Bucks County Feature
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Bucks County History
Named after England's Buckinghamshire, Bucks County was opened to European settlement by William Penn in 1681 under a land grant from Charles II. The county's most celebrated town, New Hope, was settled in the early 1700s and, together with its neighbor across the river, Lambertville, New Jersey, was called Coryell's Ferry. (One of the original gristmills was the home of the Bucks County Playhouse, until it closed in late 2010.) The town was the Pennsylvania terminal for stagecoach traffic and Delaware River ferry traffic. Barges hauled coal along the 60-mi Delaware Canal until 1931.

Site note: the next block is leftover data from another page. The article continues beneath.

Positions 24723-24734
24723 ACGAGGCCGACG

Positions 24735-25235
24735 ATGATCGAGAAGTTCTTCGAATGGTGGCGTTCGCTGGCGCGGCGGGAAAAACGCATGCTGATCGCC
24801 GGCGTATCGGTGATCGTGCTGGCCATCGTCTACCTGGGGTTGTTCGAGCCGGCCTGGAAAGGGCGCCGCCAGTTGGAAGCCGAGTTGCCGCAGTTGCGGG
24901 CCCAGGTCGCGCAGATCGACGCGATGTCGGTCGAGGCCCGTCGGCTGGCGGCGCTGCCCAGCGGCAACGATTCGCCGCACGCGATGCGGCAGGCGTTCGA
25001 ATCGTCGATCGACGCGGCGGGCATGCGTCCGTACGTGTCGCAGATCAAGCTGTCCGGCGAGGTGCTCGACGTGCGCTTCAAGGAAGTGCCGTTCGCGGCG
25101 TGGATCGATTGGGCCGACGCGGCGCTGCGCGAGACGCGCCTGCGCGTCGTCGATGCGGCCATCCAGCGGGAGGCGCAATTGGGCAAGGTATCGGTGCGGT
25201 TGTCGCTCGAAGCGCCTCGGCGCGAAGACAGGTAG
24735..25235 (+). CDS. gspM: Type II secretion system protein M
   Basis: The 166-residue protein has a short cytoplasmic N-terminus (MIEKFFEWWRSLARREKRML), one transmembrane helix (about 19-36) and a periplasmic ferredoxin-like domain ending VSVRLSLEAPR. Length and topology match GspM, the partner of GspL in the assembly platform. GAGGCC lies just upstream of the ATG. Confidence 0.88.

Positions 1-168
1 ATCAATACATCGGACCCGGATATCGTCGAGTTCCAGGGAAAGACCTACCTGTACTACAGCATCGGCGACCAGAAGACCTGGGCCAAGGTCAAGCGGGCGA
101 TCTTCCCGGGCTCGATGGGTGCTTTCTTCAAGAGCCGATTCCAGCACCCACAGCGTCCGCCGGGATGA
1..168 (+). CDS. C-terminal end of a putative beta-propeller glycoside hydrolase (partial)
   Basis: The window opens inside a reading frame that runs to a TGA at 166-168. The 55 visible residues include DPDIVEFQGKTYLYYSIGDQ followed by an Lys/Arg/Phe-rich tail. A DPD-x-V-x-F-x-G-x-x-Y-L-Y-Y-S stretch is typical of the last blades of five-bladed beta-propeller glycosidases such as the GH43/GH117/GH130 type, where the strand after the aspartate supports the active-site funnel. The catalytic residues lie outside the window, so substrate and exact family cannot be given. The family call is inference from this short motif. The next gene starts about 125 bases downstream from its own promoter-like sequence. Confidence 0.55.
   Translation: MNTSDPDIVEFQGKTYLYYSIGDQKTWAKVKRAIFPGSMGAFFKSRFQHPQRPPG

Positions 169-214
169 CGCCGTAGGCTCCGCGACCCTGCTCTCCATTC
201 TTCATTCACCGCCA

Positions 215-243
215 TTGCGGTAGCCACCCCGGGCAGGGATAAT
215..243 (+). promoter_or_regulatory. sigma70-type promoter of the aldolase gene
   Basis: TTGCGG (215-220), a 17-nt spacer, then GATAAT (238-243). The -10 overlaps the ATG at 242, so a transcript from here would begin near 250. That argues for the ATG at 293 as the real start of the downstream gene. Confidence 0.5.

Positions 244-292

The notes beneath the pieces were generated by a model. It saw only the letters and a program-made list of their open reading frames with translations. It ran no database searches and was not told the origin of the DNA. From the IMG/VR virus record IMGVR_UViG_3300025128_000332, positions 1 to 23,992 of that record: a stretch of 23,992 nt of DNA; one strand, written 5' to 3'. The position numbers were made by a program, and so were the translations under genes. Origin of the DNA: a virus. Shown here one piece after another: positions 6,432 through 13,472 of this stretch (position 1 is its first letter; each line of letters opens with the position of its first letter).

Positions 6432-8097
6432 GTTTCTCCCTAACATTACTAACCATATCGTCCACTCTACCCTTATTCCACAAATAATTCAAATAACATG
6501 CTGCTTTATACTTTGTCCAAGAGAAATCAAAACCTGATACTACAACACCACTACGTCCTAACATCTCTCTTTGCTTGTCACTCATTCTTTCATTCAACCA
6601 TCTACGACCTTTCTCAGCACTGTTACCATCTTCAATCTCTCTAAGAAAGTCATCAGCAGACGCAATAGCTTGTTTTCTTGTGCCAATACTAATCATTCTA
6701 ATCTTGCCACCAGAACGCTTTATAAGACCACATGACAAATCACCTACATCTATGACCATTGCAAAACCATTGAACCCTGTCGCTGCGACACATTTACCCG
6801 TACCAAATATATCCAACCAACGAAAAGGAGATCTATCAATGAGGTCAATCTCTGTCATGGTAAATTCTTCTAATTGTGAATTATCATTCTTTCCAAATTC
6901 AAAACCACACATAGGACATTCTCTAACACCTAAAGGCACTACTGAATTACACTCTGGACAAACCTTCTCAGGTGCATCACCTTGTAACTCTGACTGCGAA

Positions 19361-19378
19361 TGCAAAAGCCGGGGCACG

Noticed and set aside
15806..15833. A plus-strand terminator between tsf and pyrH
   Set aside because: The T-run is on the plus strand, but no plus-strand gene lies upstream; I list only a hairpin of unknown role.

Commerce built up New Hope, but art helped sustain it. An art colony took root in the late 19th century, and the area was revitalized beginning in the 1930s by theater and literary folk, such as lyricist Oscar Hammerstein II and playwright George S. Kaufman, and more recently with the arrival of galleries and artists from around the country. Writers James Michener (winner of the Pulitzer Prize) and Pearl Buck (winner of the Pulitzer and Nobel prizes) also left their marks on Bucks County, which the latter called, "a region where the landscapes were varied, where farm and industry lived side by side, where the sea was near at hand, mountains not far away, and city and countryside were not enemies."Updated: 08-2013
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